Portuguese daily Jornal I dedicates its front page to the death of Otelo Saravai de Carvalho, architect of Portugal's 1974 revolution (also known as the Carnation Revolution) which resulted in the country's transition to democracy. The army captain passed away at 84 in Lisbon.


Nord Stream 2: Merkel's farewell gift to Putin is a slap to Biden

Germany and the U.S. have agreed on a compromise to complete the Baltic Sea gas pipeline that will deliver Russian natural gas to Germany and the EU, bypassing Ukraine and Poland — or rather, the Americans have submitted to Angela Merkel, who in turn had a farewell gift for Russia, writes Robin Alexander in German daily Die Welt.

American politicians across party lines have regularly criticized the pipeline as a devious Russian influence project that would entrench Europe's energy dependence, provide billions of dollars to the Kremlin, and make Ukraine more vulnerable to Russian aggression. Unlike other European politicians and her predecessor Gerhard Schröder, who has sat on the board of Russian energy companies after his term, Merkel is unlikely to benefit financially from her good contacts with the Kremlin. But this fact makes the Nord Stream 2 deal all the more irritating.

Merkel has demonstrated her negotiating skills: taking advantage of the plight of the new U.S. President Joe Biden, who needs Germany for its "Alliance of Democracies' against China, the new authoritarian world power. Observers on both sides of the Atlantic have been wondering for months why Merkel had delayed dealing with Biden for so long. She probably wanted to build up bargaining power: China is more important than Russia to Biden, and Nord Stream 2 became a powerful bargaining chip as time went by.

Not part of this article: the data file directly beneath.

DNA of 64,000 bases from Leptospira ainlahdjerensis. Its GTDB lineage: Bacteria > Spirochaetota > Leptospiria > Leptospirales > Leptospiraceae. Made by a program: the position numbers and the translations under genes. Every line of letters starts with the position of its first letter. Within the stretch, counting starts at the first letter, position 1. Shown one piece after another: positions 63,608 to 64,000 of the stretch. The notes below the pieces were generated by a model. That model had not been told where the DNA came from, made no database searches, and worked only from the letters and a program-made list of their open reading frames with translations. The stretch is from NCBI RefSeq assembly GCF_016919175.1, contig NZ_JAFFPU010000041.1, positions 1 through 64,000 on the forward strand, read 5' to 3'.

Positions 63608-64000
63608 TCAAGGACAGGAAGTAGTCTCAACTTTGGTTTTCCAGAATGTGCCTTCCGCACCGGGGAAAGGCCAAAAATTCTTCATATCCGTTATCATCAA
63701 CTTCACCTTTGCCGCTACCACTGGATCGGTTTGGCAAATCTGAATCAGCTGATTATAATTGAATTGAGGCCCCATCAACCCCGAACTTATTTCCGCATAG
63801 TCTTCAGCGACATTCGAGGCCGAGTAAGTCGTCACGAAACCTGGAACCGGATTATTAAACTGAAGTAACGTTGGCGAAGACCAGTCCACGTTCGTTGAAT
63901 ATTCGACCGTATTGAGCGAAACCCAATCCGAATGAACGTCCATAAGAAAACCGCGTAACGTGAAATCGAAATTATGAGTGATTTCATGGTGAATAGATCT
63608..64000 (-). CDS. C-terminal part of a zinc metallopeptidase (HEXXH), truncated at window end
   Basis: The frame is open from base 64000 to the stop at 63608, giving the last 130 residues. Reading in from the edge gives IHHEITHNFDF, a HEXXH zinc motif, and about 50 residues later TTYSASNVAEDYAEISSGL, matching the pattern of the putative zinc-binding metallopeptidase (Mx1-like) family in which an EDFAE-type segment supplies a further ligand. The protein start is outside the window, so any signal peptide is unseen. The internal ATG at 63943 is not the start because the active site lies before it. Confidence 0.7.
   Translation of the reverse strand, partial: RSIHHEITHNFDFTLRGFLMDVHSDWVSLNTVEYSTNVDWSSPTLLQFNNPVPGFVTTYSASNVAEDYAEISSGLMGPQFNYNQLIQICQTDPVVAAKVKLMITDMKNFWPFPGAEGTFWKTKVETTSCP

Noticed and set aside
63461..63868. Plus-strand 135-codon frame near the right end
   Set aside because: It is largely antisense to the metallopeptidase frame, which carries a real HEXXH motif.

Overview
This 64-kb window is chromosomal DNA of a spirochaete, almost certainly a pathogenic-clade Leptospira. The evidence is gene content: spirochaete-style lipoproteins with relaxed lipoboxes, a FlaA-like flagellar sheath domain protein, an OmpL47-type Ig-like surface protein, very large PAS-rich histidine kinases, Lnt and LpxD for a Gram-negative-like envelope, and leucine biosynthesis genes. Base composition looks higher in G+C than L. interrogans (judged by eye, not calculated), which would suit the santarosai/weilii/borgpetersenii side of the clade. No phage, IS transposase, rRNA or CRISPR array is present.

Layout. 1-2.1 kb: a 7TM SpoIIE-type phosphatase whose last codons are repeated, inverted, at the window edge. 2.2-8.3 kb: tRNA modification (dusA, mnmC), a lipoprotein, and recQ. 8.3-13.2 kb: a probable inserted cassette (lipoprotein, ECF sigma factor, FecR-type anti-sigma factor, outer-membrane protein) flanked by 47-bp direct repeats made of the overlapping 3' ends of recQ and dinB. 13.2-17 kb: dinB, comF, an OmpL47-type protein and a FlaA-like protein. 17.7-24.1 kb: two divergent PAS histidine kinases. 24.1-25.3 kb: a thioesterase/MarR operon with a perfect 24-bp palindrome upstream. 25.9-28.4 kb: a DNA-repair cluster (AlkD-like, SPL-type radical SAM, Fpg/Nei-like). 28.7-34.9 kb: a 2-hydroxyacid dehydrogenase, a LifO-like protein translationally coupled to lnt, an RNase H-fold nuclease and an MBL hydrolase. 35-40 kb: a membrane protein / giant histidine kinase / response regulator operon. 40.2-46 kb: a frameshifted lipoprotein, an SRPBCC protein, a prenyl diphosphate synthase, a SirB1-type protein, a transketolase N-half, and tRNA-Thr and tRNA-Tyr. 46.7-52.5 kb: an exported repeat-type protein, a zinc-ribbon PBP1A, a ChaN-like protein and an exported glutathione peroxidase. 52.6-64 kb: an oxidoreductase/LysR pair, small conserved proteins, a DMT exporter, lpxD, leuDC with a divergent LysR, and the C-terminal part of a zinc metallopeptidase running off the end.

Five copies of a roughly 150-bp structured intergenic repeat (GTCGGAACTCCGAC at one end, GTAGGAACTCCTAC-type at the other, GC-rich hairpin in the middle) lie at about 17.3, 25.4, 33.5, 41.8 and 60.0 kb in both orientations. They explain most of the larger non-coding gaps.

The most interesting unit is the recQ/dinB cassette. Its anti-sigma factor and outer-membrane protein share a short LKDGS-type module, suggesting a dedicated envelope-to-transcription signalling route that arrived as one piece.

Remarkably, Washington agreed to end its opposition to the project without any recognizable benefit in exchange: Merkel has neither promised increased engagement for NATO nor more clarity about China. The compromise between Biden and Merkel is not a compromise at all, but an American capitulation. This will get Biden into big trouble in Congress, where the issue has allowed Democrats and Republicans to find common ground.

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Coffee on the road? French motorists loot capsules after Nespresso truck spills over

Weary motorists between Basel and Mulhouse, in eastern France, were treated to something of a jolt last week when a truck transporting a load of Nespresso coffee pods crashed, sending hundreds of capsules into the road.

The accident took place on the eastern A35 highway during a traffic jam caused by the Tour d'Alsace cycling event, the local daily L'Est Républicain reports. Unaware, apparently, of the vehicles backed up ahead of him, the Nespresso driver slammed into two trucks, sending hundreds of coffee capsules flying across the highway. Perhaps he'd been running latté?